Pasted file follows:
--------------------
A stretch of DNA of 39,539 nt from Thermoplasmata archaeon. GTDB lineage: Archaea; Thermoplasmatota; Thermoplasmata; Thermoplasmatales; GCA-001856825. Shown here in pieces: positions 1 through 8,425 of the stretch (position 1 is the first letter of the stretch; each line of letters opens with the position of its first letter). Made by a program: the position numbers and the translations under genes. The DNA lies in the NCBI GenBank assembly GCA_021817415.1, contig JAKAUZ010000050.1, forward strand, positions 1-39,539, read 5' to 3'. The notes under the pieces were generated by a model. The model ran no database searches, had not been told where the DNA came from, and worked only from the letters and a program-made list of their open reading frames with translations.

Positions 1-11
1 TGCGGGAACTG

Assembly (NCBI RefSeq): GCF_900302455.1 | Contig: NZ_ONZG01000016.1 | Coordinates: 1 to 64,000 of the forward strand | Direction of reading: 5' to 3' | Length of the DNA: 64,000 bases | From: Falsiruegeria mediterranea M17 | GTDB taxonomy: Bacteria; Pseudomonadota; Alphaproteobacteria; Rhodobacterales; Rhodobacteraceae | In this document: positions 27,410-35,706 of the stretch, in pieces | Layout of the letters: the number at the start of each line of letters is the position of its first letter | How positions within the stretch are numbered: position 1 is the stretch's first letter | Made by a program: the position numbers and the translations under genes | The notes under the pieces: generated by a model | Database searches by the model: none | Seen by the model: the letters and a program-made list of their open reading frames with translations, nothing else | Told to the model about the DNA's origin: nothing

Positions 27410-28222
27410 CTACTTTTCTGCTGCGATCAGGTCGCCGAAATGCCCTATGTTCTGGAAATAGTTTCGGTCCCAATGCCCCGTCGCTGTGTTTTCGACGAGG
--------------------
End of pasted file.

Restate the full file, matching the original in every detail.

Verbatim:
A stretch of DNA of 39,539 nt from Thermoplasmata archaeon. GTDB lineage: Archaea; Thermoplasmatota; Thermoplasmata; Thermoplasmatales; GCA-001856825. Shown here in pieces: positions 1 through 8,425 of the stretch (position 1 is the first letter of the stretch; each line of letters opens with the position of its first letter). Made by a program: the position numbers and the translations under genes. The DNA lies in the NCBI GenBank assembly GCA_021817415.1, contig JAKAUZ010000050.1, forward strand, positions 1-39,539, read 5' to 3'. The notes under the pieces were generated by a model. The model ran no database searches, had not been told where the DNA came from, and worked only from the letters and a program-made list of their open reading frames with translations.

Positions 1-11
1 TGCGGGAACTG

Assembly (NCBI RefSeq): GCF_900302455.1 | Contig: NZ_ONZG01000016.1 | Coordinates: 1 to 64,000 of the forward strand | Direction of reading: 5' to 3' | Length of the DNA: 64,000 bases | From: Falsiruegeria mediterranea M17 | GTDB taxonomy: Bacteria; Pseudomonadota; Alphaproteobacteria; Rhodobacterales; Rhodobacteraceae | In this document: positions 27,410-35,706 of the stretch, in pieces | Layout of the letters: the number at the start of each line of letters is the position of its first letter | How positions within the stretch are numbered: position 1 is the stretch's first letter | Made by a program: the position numbers and the translations under genes | The notes under the pieces: generated by a model | Database searches by the model: none | Seen by the model: the letters and a program-made list of their open reading frames with translations, nothing else | Told to the model about the DNA's origin: nothing

Positions 27410-28222
27410 CTACTTTTCTGCTGCGATCAGGTCGCCGAAATGCCCTATGTTCTGGAAATAGTTTCGGTCCCAATGCCCCGTCGCTGTGTTTTCGACGAGG